"All Governments Lie": The Life and Times of Rebel Journalist I. F. Stone

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Simon and Schuster, Apr 8, 2008 - Biography & Autobiography - 592 pages
4 Reviews
Boasting equal parts scholarship and style, "All Governments Lie" is a highly readable, groundbreaking, and timely look at I. F. Stone -- one of America's most independent and revered journalists, whose work carries the same immediacy it did almost a half century ago, highlighting the ever-present need for dissenting voices.

In the world of Washington political journalism, notorious for trading independence for access, I. F. "Izzy" Stone was so unique as to be a genuine wonder. Always skeptical -- "All governments lie, but disaster lies in wait for countries whose officials smoke the same hashish they give out," he memorably quipped -- Stone was ahead of the pack on the most pivotal twentieth-century trends: the rise of Hitler and Fascism, disastrous Cold War foreign policies, covert actions of the FBI and CIA, the greatness of the Civil Rights movement, the horror of Vietnam, the strengths and weaknesses of the antiwar movement, the disgrace of Iran-contra, and the class greed of Reaganomics. His constant barrage against J. Edgar Hoover earned him close monitoring by the FBI from the Great Depression through the Vietnam War, and even an investigation for espionage during the fifties.

After making his mark on feisty New York dailies and in The Nation -- scoring such scoops as the discovery of American cartels doing business with Nazi Germany -- Stone became unemployable during the dark days of McCarthyism. Out of desperation he started his four-page I. F. Stone's Weekly, which ran from 1953 to 1971. The first journalist to label the Gulf of Tonkin affair a sham excuse to escalate the Vietnam War, Stone garnered worldwide fans, was read in the corridors of power, and became wealthy. Later, the "world's oldest living freshman" learned Greek to write his bestseller The Trial of Socrates.

Here, for the first time, acclaimed journalist and author Myra MacPherson brings the legendary Stone into sharp focus. Rooted in fifteen years of research, this monumental biography includes information from newly declassified international documents and Stone's unpublished five-thousand-page FBI file, as well as personal interviews with Stone and his wife, Esther; with famed modern thinkers; and with the best of today's journalists. It illuminates the vast sweep of turbulent twentieth-century history as well as Stone's complex and colorful life. The result is more than a masterful portrait of a remarkable character; it's a far-reaching assessment of journalism and its role in our culture.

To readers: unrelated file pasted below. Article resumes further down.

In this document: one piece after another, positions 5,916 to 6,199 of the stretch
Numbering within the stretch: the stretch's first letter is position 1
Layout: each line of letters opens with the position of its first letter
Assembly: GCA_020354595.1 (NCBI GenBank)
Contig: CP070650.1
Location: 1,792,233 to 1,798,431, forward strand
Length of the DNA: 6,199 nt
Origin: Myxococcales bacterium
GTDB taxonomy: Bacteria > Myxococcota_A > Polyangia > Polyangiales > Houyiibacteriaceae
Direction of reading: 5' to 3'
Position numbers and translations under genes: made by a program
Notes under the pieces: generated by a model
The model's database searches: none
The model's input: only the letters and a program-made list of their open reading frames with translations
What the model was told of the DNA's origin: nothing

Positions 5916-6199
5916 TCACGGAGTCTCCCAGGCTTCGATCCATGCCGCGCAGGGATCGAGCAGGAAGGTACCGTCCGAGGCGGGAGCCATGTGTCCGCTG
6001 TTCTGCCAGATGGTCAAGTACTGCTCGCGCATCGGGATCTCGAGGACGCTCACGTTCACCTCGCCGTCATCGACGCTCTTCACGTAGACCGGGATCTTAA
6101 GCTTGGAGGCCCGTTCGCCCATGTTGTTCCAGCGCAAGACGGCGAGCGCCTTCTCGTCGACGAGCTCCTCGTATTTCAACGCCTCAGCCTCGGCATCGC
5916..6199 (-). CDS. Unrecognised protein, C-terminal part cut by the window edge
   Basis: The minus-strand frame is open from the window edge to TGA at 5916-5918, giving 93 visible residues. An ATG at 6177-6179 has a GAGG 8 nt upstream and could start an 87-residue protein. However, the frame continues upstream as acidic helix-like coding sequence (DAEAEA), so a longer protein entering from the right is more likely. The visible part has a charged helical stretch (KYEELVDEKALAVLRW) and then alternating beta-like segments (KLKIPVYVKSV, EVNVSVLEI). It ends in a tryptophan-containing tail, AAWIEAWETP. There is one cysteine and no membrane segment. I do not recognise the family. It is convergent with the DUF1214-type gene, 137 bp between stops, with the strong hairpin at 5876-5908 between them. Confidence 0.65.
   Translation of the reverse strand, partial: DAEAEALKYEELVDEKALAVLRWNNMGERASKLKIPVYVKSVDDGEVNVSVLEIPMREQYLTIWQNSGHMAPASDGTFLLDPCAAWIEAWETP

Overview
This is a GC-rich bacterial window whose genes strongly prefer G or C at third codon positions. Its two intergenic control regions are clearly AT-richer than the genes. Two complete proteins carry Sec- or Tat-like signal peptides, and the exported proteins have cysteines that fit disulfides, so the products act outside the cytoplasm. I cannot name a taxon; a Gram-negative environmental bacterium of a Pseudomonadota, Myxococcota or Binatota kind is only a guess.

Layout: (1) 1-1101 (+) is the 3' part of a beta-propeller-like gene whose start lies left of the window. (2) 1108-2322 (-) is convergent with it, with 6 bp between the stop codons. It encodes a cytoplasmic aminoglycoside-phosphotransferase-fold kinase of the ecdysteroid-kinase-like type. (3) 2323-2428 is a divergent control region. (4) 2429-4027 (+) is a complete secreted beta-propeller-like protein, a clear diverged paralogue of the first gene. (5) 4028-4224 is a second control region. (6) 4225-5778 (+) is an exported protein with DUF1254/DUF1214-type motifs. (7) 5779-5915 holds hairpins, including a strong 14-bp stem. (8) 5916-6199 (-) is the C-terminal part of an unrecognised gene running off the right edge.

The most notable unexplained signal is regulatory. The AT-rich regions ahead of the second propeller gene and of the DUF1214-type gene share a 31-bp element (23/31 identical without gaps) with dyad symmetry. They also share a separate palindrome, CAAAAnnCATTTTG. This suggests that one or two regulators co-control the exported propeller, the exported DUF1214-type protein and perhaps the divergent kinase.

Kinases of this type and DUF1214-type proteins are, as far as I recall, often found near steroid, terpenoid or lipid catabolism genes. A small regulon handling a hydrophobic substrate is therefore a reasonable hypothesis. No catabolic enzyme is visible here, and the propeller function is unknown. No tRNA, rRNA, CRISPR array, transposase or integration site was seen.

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Review: All Governments Lie: The Life and Times of Rebel Journalist IF Stone

User Review  - Mark Nenadov - Goodreads

A decent bio of Stone is buried in these 500-ish pages. Even though there is a fair amount to commend in this book and Myra has a lot of interesting things to say about an extremely interesting fellow ... Read full review

Review: All Governments Lie: The Life and Times of Rebel Journalist IF Stone

User Review  - Jason Leopold - Goodreads

The definitive biography on the late "Izzy" Stone. This book should be required reading for all journalism students and veteran reporters. Izzy used the public record and publicly available documents ... Read full review

Contents

Coming to America
3
Beginnings
12
Boy Publisher
29
Raking the Muck and RedWhite and Blue Patriotism
41
Newspaperman in Knee Pants
60
The Decisive Decade
79
Crashing into the Thirties
81
New Deal New Life New York Post
95
Guilty Until Proven Innocent
246
A Hot War and a Cold Murder
264
Going It Alone
283
Chasing Izzy
285
Lies and Spies
307
A Guerrilla Warrior during the Fifties Fetish
329
Confessions
348
A Bloody Revolution at Home
359

American Dictators and Not Always Popular Fronts
118
Hitler Lippmann Izzy and the Jews
135
My Heart Is with the Spanish Loyalists
152
When Tyrants Ruled
163
Washington WarsHot and Cold
179
Nation on the Brink
181
Great Expectations
196
Living with Izzy
211
Blood and Billions and Going Underground
228
and Castro
378
From Iconoclast to Icon
435
Stone vs Socrates
457
The Last of the Great Fog Cutters
475
Acknowledgments
483
Notes
489
Bibliography
535
Index
547
Copyright

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About the author (2008)

Myra MacPherson is the author of three previous books, including the Vietnam War classic Long Time Passing. She was a highly regarded journalist at the Washington Post for many years, and has also written for the New York Times and numerous magazines, including Vanity Fair. She lives in Palm Desert, California, and Washington, D.C.

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